The NBA is about to change in a very fundamental way. The league reportedly told teams this week that while this year's salary cap will only rise about 6%, next season's will be up by nearly 40% and the year after that will be 70% more than this past year's $63 million cap.
The salary cap and luxury tax line will increase to approximately $67.1 million and $81.6 million next season, up from $63.065 million and $76.829 million this season and starting in the 2016-17 - when the league's new lucrative multi-billion TV deal kicks in - the cap will increase to $89 million and the luxury tax threshold to $108 million and it will spike again to $108 million for the cap and $127 million for the luxury tax in 2017-18, two people familiar with the projected estimates told USA TODAY Sports.
The new money will increase player salaries at roughly the same rate, meaning that in summer 2017 players like LeBron James could have a $40 million starting salary, Stephen Curry could get $30 million to start and a 4th year restricted free agent could get... swallow hard now... up to $21 million to take the court in his 5th season.
Going further, the mid-level contract - which is now about $6 million per year to start - will likely rise into the $10-12 million per year range by summer 2017.
To put that in new mid-level into perspective, Clippers forward/center Spencer Hawes was last summer's best example of a mid-level player: 26 years old, spotty performance record, signed to come off the bench for about $6 million per year.
So that's the profile of a mid-level player: 26-30 year old role player.
In the summer of 2017, with players like Spencer Hawes signing for $12 million per year, the Phoenix Suns Marcus Morris will make $5 million. Markieff Morris will make $8 million. Eric Bledsoe will make just under $14 million. All will be 27 years old that summer, with two guaranteed years under contract to go.
The summer of 2017 is key, because projections also show a decrease in 2018-19 to about $100 million with a slight rise to $102 million the year after that, based on complex calculations built into the CBA. Either the players or the owners can opt out of the current CBA in the summer of 2017, prompting a new work stoppage just as the money starts really rolling in from the TV contracts.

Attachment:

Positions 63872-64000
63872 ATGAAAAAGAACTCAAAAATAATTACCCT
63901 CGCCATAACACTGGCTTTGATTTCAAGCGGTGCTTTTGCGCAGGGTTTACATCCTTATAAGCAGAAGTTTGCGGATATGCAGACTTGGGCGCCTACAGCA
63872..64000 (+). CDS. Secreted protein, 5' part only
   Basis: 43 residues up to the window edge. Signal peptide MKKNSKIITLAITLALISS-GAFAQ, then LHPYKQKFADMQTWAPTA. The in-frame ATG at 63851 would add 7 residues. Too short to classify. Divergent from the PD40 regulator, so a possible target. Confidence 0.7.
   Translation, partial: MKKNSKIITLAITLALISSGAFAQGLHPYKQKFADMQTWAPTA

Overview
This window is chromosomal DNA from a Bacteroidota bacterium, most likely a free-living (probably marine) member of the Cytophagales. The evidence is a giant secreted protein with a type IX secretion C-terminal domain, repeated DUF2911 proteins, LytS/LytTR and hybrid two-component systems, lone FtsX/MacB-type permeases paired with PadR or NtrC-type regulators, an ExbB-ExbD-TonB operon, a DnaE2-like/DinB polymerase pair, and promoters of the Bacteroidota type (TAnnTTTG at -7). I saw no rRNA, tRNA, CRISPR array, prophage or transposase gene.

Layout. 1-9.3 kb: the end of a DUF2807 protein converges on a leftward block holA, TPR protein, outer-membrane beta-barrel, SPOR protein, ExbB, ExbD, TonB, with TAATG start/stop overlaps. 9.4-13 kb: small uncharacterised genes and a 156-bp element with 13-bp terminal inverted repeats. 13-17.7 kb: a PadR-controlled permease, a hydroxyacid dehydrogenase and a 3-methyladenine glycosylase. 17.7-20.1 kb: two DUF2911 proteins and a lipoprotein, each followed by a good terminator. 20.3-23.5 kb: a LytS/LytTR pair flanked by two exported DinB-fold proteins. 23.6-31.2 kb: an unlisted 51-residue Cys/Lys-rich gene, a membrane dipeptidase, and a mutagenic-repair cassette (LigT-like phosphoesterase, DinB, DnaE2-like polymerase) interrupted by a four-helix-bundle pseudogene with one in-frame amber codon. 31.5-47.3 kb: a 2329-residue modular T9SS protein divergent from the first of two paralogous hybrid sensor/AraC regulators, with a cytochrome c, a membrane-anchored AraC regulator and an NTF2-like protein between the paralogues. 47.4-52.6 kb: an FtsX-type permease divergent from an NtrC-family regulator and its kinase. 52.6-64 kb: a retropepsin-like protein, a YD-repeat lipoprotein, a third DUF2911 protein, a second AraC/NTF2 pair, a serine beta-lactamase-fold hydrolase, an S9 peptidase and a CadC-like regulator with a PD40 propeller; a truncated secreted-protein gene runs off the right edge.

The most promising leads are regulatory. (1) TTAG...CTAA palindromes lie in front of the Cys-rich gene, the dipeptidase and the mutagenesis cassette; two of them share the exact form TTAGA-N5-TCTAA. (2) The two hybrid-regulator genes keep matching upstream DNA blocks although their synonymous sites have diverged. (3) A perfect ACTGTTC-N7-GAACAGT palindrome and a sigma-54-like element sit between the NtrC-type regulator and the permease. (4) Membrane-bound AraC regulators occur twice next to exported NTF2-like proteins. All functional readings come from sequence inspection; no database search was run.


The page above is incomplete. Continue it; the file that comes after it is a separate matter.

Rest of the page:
But work stoppage or not, the TV money is there. And no matter what happens in the new CBA, player contracts signed just prior to the 2017-18 season could nearly double this summer's contracts.
As a result, expect to see a lot of one or two year deals signed this summer.
Veteran free agents
LeBron James and his agent Rich Paul of Klutch Sports have already paved the new path, signing a one year guarantee with a player option this summer to do it all over again. In James' situation, the landscape is cut and dried: every summer, sign a new max contract.
Not every player is in James' stratosphere. Players have to consider their injury history, their age, and the fickle nature of NBA coaches and playing rotations where you can find yourself benched for simply playing bad basketball.
To sign a series of one-year contracts, you put a great deal of pressure on yourself to perform at a high level on a high number of minutes each night, in order to justify that next contract. Not every player will want to go that route, and certainly not every team will want to offer their best players an "out" every summer.
But the days of the five-year max contract may be over. In 2017, when the cap is the highest and is projected to drop by 10% the next year, the rubber will meet the road. But this summer and next, a team might offer more money per year in order to get you to sign for longer.
Many, many players in their early primes will try to make themselves free agents in summer of 2016 or 2017 to take advantage of the windfall.